Working for the Bike Shed might sound great, but there are some drawbacks. One of them is the newfound inability to get away with wearing standard kit. OK, it shouldn't matter a jot what you’re wearing but for my assault on the Rookie Class of the DTRA British Flattrack Championship it mattered to me a lot. I’d already made a massive compromise by buying a modern-ish 450 DTX bike rather than the classic Norton, Triumph or Bultaco that I’d actually wanted, but you've got to start somewhere, right.
If I couldn’t race a classic at least I could pretend to look like I was. My Helstons K70 matched the brief perfectly but I was in a pickle with the choice of lids. A vented MX jobbie was a no-go and as much as vintage style has a place, smashing my teeth-in against the overly close chinbar of a retro nod to nostalgia didn't take my fancy either.
I’m not anywhere near cool enough to have been gifted a Ruby Castel but I love that spaceman look sported by Dimitri Coste, Hubert Bastie and Frank Chatokhine. Those fuckers are so damn cool they can light a cigarette just by staring at it.
Shopkeep had me all excited with the arrival of the X.G100 made by Portuguese outfit Nexx. But I was dubious, how could a two hundred quid composite helmet actually be any good? It was bound to be rubbish. I made grateful noises and took one off his hands to review, chuntering to myself that the visor would definitely steam-up and the padding sag within a couple of wears.
Thankfully, in only the third occurrence since 1986 I was proved wrong. Very wrong. The XG100 fits like one of my Arai car racing lids, squeezing my cheeks reassuringly and hugging the rest of my noggin in firm yet cosseting pads. I’d go as far as to say that this is nearly the most comfortable motorcycle helmet I’ve worn, ever.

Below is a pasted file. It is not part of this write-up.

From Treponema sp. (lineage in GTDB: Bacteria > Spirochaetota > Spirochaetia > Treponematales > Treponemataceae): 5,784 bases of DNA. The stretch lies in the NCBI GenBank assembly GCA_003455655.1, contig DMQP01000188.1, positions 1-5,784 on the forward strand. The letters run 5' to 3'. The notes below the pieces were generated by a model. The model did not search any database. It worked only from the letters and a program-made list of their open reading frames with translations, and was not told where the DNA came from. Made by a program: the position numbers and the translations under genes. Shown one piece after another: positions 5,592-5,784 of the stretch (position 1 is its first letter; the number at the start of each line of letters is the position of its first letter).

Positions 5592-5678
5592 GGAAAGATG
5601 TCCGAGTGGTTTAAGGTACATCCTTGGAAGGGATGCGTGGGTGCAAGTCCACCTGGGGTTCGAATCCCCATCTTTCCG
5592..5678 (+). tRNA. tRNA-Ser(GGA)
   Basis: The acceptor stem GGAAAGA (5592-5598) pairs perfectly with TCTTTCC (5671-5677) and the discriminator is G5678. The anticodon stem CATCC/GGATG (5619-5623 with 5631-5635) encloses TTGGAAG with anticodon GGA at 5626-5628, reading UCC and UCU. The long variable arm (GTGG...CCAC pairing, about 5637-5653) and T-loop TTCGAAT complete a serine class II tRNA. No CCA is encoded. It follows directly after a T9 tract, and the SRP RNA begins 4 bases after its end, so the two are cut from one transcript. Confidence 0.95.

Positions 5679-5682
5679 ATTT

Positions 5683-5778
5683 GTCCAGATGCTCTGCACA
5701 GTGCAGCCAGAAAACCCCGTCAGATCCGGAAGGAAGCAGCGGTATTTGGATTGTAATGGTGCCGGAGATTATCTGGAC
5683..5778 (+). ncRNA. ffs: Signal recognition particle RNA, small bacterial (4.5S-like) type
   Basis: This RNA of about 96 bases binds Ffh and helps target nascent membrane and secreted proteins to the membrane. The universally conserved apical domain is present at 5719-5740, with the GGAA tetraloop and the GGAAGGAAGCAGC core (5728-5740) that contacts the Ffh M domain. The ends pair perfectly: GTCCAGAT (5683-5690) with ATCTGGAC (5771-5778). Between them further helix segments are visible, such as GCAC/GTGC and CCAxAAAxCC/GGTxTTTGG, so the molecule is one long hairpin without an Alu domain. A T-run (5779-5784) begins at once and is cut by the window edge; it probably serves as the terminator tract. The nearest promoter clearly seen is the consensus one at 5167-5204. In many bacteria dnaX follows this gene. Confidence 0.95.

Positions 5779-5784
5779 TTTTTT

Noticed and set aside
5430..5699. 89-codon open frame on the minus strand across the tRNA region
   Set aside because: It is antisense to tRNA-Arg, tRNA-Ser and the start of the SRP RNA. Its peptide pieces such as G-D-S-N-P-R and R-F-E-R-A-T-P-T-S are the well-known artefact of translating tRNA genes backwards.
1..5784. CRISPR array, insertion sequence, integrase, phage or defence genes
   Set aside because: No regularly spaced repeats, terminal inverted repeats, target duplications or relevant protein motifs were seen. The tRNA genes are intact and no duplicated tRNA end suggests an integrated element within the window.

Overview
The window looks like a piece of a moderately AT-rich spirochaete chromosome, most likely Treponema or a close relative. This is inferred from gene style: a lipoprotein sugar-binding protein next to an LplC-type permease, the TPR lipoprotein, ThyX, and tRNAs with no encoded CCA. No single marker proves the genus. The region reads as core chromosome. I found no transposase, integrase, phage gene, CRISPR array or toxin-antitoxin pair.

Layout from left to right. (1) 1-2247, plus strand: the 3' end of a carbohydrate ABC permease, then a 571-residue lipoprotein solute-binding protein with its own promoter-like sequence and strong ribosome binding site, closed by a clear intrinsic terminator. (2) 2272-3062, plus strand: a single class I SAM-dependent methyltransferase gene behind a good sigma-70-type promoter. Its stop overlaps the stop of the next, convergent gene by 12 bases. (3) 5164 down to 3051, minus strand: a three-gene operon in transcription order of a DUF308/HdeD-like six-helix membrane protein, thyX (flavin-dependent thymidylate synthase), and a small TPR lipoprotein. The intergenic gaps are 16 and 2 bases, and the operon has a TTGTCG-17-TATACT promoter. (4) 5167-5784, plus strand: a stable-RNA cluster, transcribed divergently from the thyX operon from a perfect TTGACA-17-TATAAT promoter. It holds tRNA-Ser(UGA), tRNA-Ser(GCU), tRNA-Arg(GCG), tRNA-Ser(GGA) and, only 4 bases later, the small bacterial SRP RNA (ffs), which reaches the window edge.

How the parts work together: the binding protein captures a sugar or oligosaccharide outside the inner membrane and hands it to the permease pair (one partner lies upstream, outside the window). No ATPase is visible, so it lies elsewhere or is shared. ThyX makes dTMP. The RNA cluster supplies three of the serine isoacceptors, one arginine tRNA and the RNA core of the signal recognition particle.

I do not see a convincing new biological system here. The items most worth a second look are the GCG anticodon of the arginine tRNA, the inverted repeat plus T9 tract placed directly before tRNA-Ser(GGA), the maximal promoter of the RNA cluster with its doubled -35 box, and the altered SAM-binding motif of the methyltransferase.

There’s loads of room in front of my mouth which is not only important for ensuring one’s artisanally twizzled moustache isn't tickled whilst riding but also avoids the aforementioned visit to the dentist. The strap is D-ring type and feels premium quality.
Colour schemes vary. I love the Maria Riding collaboration options but I wanted subtle, which is offered by the Devon. From the photos this appeared to be all black with a thin gold pinstripe, it is in actual fact ochre. I was initially a little miffed as black and gold is my favourite combo but as it turns out the Devon exactly matches the DTRA/House Industries number boards that I was to spend the season sat behind. Result.
Seeing as this was to be my race lid I thought it best to prepare with a proper test, at speed. A trip down to 72 Motorcycles to ride the Norton MM offered the perfect opportunity. The weather was OK for early April, a fresh temperature and plenty of moisture in the air, ideal for discovering if the visor was any good. Despite it not flipping-up, city traffic posed no problem, a thumb under the lip is sufficient to create an inch gap for ventilation.There was a minor build-up of steam but nothing that didn't clear within seconds.
A few weeks later during the Moto Guzzi V9 Bobber launch around a damp and near freezing Lake Como I tried my best to find fault with the visor system but again, it performed perfectly well. The opening might seem small but I find peripheral vision to be comparable with most modern style lids. The thick chin bar perhaps requires more of a nod to see gauges clearly but I don't do that very often anyway.
I've since tried Anti-Fog and Rain X, a great solution for really damp days. When particularly flustered, at a petrol station or trying to find my keys, I've resorted to tugging at the elasticated straps and releasing the popper, allowing the goggles to hang down on the opposite side. This can be done whilst riding and clipped back into position without too much bother, once you've got the knack.